As COVID-19 vaccines and research initiatives continue at full throttle, many individuals can begin to take a deep breath and imagine a world without COVID-19. Of course, this will not be a day and night transition, but the direction in which we are heading seems hopeful. However, as a consequence of COVID-19, the mental health of our population has been severely affected and will unfortunately continue to be afflicted for many years to come.
Not surprisingly, COVID-19 has overwhelmed essentially everyone. People are grappling with isolation, social withdrawal, depression, PTSD, anxiety, concentration difficulties, troubled sleeping, disrupted appetite, irritability, and many more symptoms yet to be openly expressed. Along with an increase in mental health crisis, it has also become excessively difficult to access mental healthcare. Roughly 8 months ago, the Center for Disease Control and Prevention (CDC) conducted a string of surveys concentrating on the expression of psychological conditions because of the pandemic. Finalized outcomes from these questions concluded that 40% of American have been experiencing both behavioral and mental ailments because of the COVID-19 pandemic. Furthermore, the rate at which the population is developing conditions related to mental health is rising exponentially. Even individuals who have been infected by COVID-19 and were able to recover, are entrenched with symptoms such as nervousness, depression, guilt, fear, worry, stress, and even hopeless thoughts. Of course, this is not surprising since many millions of Americans have lost employment, homes, and loved ones.
One of the highlighting opportunities that has presented itself is the increased empathy and efforts to de-stigmatize mental health problems. Subsequently, since almost everyone has been overwhelmingly rained down with pressure, trauma, and sadness, we have all become more cognizant, and understanding of what our community is enduring. Considering this though, reliance should not completely be concentrated solely on individual’s sympathy and empathy, especially when we have trained mental health professionals and organizations that specialize in assisting individuals suffering from these afflictions. Therefore, to ensure that we do not just recover from the pandemic, and completely forget about the mental health crises currently ensuing in America, we must increase and promote the various healthcare opportunities presented. For example, we are all aware of therapists, school counselors, and social workers as methods to improve a person’s mental state, but if we are to be successful, we need to be thinking outside of the box in terms of psychological healthcare. This creativity could take the form of advocacy, online telehealth groups, employer benefits for mental health, pursuing research trials as a care option, using untaxed money to pay for health services, and increasing funding for community-based providers. These opportunities are best represented as water droplets compared to the ocean of ideas yet to be implemented and discussed.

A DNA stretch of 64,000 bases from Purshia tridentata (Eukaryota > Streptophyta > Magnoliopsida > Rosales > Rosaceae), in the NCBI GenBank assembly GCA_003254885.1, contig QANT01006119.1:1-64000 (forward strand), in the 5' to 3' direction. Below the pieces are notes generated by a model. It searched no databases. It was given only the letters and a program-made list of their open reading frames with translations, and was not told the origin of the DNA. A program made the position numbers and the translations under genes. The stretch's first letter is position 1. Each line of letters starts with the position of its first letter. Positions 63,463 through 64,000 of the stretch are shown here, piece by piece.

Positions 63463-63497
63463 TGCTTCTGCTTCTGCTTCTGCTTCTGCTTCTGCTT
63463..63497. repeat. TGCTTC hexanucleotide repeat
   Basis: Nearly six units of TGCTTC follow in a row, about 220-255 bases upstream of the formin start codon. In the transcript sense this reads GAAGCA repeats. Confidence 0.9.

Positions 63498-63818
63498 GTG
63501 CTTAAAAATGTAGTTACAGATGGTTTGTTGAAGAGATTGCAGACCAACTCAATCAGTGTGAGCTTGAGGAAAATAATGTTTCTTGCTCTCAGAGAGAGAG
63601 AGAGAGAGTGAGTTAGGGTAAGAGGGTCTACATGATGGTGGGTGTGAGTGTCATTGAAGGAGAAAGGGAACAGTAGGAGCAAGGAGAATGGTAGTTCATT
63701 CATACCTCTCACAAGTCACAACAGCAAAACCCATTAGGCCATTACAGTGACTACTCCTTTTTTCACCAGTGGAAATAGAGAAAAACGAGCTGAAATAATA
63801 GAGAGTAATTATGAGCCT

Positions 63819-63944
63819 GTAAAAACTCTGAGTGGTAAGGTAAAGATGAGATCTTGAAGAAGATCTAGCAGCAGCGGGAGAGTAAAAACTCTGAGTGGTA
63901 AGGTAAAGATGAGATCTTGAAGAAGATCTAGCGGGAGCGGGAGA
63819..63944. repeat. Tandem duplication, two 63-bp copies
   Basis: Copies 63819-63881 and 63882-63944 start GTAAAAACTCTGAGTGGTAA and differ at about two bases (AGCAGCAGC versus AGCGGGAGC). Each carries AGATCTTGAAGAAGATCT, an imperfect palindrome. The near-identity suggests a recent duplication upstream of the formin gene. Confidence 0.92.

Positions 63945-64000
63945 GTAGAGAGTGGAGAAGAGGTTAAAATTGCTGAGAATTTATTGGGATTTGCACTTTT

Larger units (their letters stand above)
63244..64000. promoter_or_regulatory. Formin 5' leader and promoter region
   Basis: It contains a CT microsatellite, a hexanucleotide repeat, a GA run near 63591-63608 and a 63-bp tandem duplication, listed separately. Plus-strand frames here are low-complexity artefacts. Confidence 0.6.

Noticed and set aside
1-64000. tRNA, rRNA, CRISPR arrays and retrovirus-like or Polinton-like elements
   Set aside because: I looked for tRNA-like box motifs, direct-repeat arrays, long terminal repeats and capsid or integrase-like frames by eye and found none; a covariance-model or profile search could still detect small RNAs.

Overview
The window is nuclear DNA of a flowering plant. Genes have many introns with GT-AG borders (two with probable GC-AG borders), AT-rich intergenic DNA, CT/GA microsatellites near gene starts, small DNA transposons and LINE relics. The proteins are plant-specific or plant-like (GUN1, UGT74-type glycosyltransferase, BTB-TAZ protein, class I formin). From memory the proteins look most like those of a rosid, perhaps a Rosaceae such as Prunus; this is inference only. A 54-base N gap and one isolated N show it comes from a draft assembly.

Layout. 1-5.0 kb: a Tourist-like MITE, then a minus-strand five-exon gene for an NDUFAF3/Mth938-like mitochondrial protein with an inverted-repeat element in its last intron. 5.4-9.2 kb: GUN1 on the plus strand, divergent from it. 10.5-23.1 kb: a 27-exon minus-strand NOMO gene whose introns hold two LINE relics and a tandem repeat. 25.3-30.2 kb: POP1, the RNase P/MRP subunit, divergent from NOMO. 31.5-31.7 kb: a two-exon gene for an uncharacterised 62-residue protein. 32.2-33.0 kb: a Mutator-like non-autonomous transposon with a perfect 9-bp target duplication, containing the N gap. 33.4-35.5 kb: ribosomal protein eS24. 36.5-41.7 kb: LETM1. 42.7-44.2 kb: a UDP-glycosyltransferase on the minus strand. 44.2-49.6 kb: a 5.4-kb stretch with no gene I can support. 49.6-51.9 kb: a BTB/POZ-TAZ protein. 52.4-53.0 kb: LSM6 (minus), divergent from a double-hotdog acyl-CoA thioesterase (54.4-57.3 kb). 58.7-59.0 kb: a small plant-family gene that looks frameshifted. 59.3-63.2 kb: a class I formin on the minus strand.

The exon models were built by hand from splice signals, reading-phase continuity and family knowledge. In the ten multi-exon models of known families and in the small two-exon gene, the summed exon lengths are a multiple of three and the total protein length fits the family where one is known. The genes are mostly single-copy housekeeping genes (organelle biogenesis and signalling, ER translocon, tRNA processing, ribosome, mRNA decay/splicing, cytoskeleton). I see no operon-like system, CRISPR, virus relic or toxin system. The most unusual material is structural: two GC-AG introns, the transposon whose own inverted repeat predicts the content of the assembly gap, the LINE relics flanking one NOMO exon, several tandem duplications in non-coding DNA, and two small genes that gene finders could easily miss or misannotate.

COVID-19 is not just an infectious viral disease that a person experience physically. There are numerous mental, emotional, and social dimensions that are being affected as well. Here at Segal Trials, we have taken this issue personally, and have implemented a recruitment and marketing team that focuses on de-stigmatizing mental health, spreading advocacy, and informing the public on the benefits joining a research study can create.
To learn more about options at Segal Trials, visit our Enrolling Studies.